Re:I know hippies will mod me down for this (4, Insightful)

Moryath (553296) | about 4 years ago | (#33692324)

Also, one would imagine if they tasted good, New Zealand would long ago have started farming them and introduced "New Zealand Fried Kakapo" restaurants all over.

I suppose it would be bad for them to all die, but I'm not sure why, exactly.

Species go extinct all the time. They did it before humans, they'll do it after humans. Some of them do it to themselves, some succumb to natural climate shifts, some wind up as dinner due to an evolution by a predator. One good volcanic eruption can take out a whole bunch of them - and if it burns up most of the plant material on the island, the herbivores are pretty much doomed.

Humans are the most arrogant idiotic species on the planet: we're so damn arrogant we actually think we can save species of animals from the normal course of change, e.g. extinction.

Re:I know hippies will mod me down for this (1)

Moryath (553296) | about 4 years ago | (#33692474)

Addendum:
Yes, humans count as an invasive species.
Yes, humans count as a predator.
Yes, humans have, as a species, driven other species to extinction. Steller's Sea Cow, for just one example - although by the time it was discovered in 1741, the word is that it was already on its way to extinction, having gone from massive abundance to only existing in a small area around the Commander Islands region (though again, the current theoretical guess is that it was killed off in other regions of its range by aboriginal humans anyways).

No, I don't see anything wrong with it. The greatest danger to humans is that we overbreed like crazy, and we probably should stop doing it, except for this suicidally insane "every human life is sacred" bullshit that the religionists push.

Re:I know hippies will mod me down for this (1)

Spugglefink (1041680) | about 4 years ago | (#33700390)

The greatest danger to humans is that we overbreed like crazy...

We breed just fine, it's just we've become largely (although not entirely) unaffected by predation, disease, and famine, so we're a lot harder to kill off than we used to be.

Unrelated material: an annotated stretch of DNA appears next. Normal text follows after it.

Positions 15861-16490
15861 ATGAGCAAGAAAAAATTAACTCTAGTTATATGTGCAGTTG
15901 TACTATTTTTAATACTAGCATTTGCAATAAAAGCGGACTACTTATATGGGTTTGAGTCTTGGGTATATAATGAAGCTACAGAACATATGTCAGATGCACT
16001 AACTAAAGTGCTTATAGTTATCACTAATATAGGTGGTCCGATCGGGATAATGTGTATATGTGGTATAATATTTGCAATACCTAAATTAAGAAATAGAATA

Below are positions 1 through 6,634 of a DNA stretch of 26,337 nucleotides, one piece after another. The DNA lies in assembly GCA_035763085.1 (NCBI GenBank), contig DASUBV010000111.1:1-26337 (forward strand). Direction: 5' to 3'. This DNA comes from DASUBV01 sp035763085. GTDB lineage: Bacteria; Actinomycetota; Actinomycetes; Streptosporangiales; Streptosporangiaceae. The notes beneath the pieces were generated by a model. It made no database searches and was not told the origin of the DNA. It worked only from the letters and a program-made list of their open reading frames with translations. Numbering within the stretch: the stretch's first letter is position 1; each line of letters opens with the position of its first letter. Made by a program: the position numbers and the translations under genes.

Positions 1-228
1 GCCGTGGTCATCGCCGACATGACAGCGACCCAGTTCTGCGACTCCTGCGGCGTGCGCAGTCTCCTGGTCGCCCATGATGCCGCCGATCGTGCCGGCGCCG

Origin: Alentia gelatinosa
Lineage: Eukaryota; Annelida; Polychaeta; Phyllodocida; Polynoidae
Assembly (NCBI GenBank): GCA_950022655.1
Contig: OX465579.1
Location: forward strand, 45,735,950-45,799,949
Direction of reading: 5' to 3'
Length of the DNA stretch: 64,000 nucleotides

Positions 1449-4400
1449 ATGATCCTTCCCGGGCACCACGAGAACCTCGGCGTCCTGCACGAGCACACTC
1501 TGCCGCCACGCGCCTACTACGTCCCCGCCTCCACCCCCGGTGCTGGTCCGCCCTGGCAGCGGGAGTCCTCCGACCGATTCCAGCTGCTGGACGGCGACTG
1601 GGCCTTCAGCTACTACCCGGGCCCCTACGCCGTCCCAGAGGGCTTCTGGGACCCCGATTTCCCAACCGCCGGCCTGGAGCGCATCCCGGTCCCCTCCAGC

Even a generation ago, just about every family had some story about the baby they lost to some unavoidable tragedy. Those stories are growing increasingly rare.

I figure the pendulum will swing the other way soon enough though. Some super bug pandemic, some extinction event, or the species just collapsing under the weight of its impact on the ecosystem. In the meantime, have a margarita and get laid and enjoy what is probably the least dangerous and most fun time to be a human in our long history.

Re:I know hippies will mod me down for this (1)

Actually, I do RTFA (1058596) | about 4 years ago | (#33692602)

Humans are the most arrogant idiotic species on the planet: we're so damn arrogant we actually think we can save species of animals from the normal course of change, e.g. extinction.

And we can.

We can talk about cost/benefit, although that almost entirely based on hard to define values (like the likelihood some species will be able to help cure a disease or convert waste to biofuel, and how predictable that would be.)

But seriously, we have a crazy amount of control over the planet. Why couldn't we save a species?

Re:I know hippies will mod me down for this (1)

Moryath (553296) | about 4 years ago | (#33692812)

Ok, try this one.

You have a slow-moving animal, evolved on an island where it was the only major predator for something like, say, plants.

Now all of a sudden a pregnant ship's cat gets loose on the island. Or someone's pregnant pet dog. Or a gravid snake that was hiding out on a ship, or in someone's house because the moron likes keeping "exotic" animals as pets.

A few years later, there are 300 or more of these things just eating every one of our slow-moving, ground-nesting animal that they can find. What are you going to do about it, huh? Aside from keeping them all in zoos? Are you going to somehow eradicate all the cats or snakes or dogs in one month? Maybe ship the animal off to another deserted island, or at least "deserted for now" island?

Well?

This is what I mean. Humans are fucking stupid and arrogant to think they can "protect" every species on the goddamn planet.

Re:I know hippies will mod me down for this (1)

Garble Snarky (715674) | about 4 years ago | (#33692864)

You're talking about human-caused extinctions that arise from one-time, highly-influential accidents. Unfortunate as these may be, you are right, there is really nothing humans can reasonably do about them. But you can't deny that there are other cases where humans can put a stop to some aspect of their own behavior, when it is ongoing, and directly harmful to a species. I'm not saying we always can or should do that, but to say that humans can NEVER prevent an extinction that they would have been responsible for, is simply wrong. So no, we can't protect EVERY species, but yes, we absolutely can protect some.

Re:I know hippies will mod me down for this (4, Insightful)

John Whitley (6067) | about 4 years ago | (#33692384)

I suppose it would be bad for them to all die, but I'm not sure why, exactly.